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Horror too ghastly to comprehend

Oct 9, 2023 | Joel Burnie

Sderot, Israel. 7th Oct, 2023. Bodies of dead Israelis lie on the ground following the attacks of Hamas (Image: Ilia Yefimovich/dpa/Alamy Live News)
Sderot, Israel. 7th Oct, 2023. Bodies of dead Israelis lie on the ground following the attacks of Hamas (Image: Ilia Yefimovich/dpa/Alamy Live News)

The Age – October 9, 2023

 

There are few words that can convey the feelings that are running through my body right now.

There is horror and anger and confusion and disbelief and revulsion, but none can adequately describe or do justice to what has happened and is currently happening to my Jewish homeland, Israel. An unprecedented national apocalypse has descended upon her, bringing with it all the darkness and evil that we thought and prayed were just echoes of history, when the world was more brutal and less civilised.

It seems unreal, like mere figments of our imaginations. But the scenes of horror are all too real and being paraded before our very eyes, in the media and online.

More than 700 Israelis have been murdered and more than 2000 injured so far, with a depravity and brutality that defy the comprehension of ordinary people like myself. That’s 700 lives that have been stolen from their families and their friends. That’s 700 souls than have been vanquished from this earth.

But as horrifying as that figure is, it gets worse. There are more than 100 people who have been kidnapped and dragged to Gaza. Children, old people in wheelchairs, young women. We cannot even begin to imagine the horror they are being subjected to.

I have seen videos over the past few days that no one should see – images etched in my mind that will haunt me forever. And the voices of the cries of desperation and helplessness cannot be silenced.

The Jewish people has had a long and troubled history. There is no people that has been more widely persecuted by so many for so long. During the Holocaust, six million Jews were murdered on an industrial scale simply for being Jews. They were slain in the streets by their neighbours, murdered in forest pits by death squads, and gassed to death in chambers disguised as showers.

There is no equivalence, and yet to my horror, what I saw in Israel is reminiscent of those times. Hamas terrorists chased down innocent people fleeing for their lives and shot them dead. They kicked open the doors of homes, dragged out screaming children, some of who saw their parents executed in front of them. These were scenes that Jews have not seen since World War II and could indeed represent the highest number of Jews murdered in a single day since the Holocaust.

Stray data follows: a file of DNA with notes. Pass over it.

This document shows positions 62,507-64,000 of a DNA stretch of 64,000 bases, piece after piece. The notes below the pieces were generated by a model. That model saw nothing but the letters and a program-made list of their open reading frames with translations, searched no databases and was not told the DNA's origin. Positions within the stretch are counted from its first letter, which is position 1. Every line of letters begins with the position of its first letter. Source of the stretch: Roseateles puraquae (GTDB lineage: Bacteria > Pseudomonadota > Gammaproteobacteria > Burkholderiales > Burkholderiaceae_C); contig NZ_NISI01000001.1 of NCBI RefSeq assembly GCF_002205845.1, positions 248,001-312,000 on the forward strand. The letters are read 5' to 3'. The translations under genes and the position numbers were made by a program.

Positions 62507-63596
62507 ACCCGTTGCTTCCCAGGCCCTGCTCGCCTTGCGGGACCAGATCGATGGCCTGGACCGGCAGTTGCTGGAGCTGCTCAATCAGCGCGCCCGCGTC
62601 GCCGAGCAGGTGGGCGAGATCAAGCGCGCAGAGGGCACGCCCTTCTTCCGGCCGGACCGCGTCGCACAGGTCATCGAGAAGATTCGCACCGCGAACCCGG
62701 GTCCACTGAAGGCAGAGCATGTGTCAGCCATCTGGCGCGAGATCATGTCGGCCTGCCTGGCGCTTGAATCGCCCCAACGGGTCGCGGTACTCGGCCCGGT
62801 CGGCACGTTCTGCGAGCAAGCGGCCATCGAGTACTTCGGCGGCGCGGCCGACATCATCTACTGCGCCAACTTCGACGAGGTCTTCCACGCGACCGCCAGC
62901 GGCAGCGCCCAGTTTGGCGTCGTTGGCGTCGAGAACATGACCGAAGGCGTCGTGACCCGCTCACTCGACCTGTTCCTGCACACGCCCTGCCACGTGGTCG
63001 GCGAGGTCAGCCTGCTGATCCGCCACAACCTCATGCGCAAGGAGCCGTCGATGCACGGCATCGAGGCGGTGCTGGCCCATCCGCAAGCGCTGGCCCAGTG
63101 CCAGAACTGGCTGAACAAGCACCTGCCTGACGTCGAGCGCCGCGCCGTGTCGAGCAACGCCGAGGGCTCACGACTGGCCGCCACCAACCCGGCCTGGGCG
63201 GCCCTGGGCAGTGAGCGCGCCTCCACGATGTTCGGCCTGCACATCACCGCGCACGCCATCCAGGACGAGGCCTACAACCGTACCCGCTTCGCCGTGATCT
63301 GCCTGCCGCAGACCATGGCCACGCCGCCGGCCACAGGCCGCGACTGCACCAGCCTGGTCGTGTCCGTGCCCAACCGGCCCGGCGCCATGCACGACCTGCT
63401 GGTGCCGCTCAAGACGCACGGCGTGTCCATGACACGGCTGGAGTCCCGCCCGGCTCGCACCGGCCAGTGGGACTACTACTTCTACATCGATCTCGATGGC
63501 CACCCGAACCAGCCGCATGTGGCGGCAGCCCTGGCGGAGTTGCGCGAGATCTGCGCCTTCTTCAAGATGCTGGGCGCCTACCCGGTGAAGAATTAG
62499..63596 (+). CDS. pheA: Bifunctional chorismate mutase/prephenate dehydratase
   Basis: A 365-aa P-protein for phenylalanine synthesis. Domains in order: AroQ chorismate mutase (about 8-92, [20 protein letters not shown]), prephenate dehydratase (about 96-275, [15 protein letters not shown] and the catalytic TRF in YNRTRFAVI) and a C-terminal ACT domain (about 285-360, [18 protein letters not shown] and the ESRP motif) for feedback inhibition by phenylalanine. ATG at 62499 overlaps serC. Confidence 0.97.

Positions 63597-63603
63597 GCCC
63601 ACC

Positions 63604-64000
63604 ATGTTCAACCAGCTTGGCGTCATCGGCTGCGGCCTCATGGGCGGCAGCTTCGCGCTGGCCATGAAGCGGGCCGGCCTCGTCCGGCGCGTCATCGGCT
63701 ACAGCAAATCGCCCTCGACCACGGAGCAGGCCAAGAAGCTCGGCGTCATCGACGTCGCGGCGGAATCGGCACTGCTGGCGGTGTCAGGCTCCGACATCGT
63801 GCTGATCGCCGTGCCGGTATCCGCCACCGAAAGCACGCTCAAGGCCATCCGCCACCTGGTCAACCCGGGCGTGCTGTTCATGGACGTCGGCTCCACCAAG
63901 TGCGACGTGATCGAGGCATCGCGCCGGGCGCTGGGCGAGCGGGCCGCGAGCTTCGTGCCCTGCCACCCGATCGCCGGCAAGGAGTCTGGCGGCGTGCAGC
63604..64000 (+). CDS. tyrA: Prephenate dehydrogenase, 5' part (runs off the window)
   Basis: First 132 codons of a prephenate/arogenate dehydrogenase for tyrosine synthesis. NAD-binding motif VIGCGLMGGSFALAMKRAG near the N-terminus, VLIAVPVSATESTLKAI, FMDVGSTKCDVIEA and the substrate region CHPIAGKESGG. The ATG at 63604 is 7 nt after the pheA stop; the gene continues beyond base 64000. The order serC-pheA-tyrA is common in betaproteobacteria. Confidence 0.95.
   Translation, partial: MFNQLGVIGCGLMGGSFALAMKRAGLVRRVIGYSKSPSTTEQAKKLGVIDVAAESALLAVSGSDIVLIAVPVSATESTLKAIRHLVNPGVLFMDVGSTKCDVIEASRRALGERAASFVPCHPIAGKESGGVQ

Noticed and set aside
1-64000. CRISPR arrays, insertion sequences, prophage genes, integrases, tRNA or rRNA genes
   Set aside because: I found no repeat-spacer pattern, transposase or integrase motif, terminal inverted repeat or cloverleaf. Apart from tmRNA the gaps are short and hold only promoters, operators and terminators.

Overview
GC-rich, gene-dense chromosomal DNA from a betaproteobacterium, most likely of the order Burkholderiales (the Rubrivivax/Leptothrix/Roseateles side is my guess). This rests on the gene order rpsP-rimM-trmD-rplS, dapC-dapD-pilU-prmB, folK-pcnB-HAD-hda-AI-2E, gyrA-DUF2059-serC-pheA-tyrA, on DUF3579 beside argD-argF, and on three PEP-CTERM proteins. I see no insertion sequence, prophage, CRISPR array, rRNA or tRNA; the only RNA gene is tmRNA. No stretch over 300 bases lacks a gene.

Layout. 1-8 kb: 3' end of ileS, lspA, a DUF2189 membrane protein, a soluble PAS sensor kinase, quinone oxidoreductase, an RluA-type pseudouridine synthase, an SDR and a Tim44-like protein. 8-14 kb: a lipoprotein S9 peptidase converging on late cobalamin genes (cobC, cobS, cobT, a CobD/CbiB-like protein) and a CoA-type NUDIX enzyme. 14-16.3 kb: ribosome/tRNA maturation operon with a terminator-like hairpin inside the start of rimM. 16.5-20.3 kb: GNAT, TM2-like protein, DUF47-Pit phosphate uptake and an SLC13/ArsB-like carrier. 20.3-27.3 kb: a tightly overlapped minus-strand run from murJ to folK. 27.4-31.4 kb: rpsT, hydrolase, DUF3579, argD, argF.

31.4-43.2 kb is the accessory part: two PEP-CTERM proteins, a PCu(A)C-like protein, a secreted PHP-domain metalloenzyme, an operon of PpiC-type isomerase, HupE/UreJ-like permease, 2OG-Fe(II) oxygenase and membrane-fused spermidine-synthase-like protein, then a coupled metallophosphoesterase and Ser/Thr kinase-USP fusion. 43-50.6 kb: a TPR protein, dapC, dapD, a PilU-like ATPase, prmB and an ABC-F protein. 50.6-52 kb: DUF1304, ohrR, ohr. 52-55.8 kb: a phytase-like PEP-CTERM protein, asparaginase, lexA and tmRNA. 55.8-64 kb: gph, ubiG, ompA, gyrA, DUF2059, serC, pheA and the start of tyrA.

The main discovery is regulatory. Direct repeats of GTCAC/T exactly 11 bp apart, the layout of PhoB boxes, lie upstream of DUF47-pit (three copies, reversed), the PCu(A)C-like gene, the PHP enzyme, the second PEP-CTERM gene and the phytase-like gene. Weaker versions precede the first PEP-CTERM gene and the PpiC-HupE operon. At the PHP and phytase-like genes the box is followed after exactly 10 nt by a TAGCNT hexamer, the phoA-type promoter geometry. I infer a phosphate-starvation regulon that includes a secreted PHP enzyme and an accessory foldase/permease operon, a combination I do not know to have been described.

And it all feels very close to home. Israel is not a far-off foreign place for me. Even though I was born in Australia, I married an Israeli and my children are Israeli. It’s part of who I am, etched into my identity as a Jew. I have family there and friends there – what is happening in Israel is something that affects all Jews worldwide. Earlier today, someone I know told me of a cousin of a friend of his who was killed fighting the terrorists in a kibbutz alongside the Gaza Strip, while his father was hiding in a darkened room for 22 hours. I feel shattered, not least because the security that Israel provides is to guarantee that the horrors of the Holocaust can never reoccur. When that security has been breached, the effects of it are deeply felt on a level that few others can ever understand.

Jews worldwide and in Australia are in severe emotional pain right now – pain and worry for our relatives and friends who live alongside an evil terror entity, determined to eliminate Israel, that few in Australia can ever begin to imagine.

And yet even here in Australia, we see that horror duplicated in the attitude of a small number of our fellow citizens who celebrate the massacres and the mayhem that has been unleashed.

Today, footage emerged from Sunday evening of a ute travelling through a main road in south-west Sydney with passengers waving Palestinians flags and releasing fireworks in celebration. That same evening, a large crowd gathered where a fiery speaker praised the violence, telling a cheering crowd, “I’m smiling and I’m happy. I’m elated … It’s a day of pride. It’s a day of victory … and the day we’ve been waiting for!” The mob responded gleefully by chanting “Allahu Akbar” – the same chant shouted by the Hamas terrorists as they massacred families on the streets and in their homes in Israel.

I cannot comprehend how, in my country, there are groups of people celebrating the murder and brutality against my fellow Jews in Israel – who were targeted simply for being Jews – revelling in the evil that has been unleashed upon vulnerable civilians.

Israel is a part of my Jewish identity, and that of most Jews. The horrendous crimes being committed there are very personal. So as a Jew, I have to stand up with my fellows Jews, and protest against an enemy that recognises no morals and no boundaries.

It is what all decent people should do.

Joel Burnie is the executive manager at the Australia/Israel and Jewish Affairs Council.

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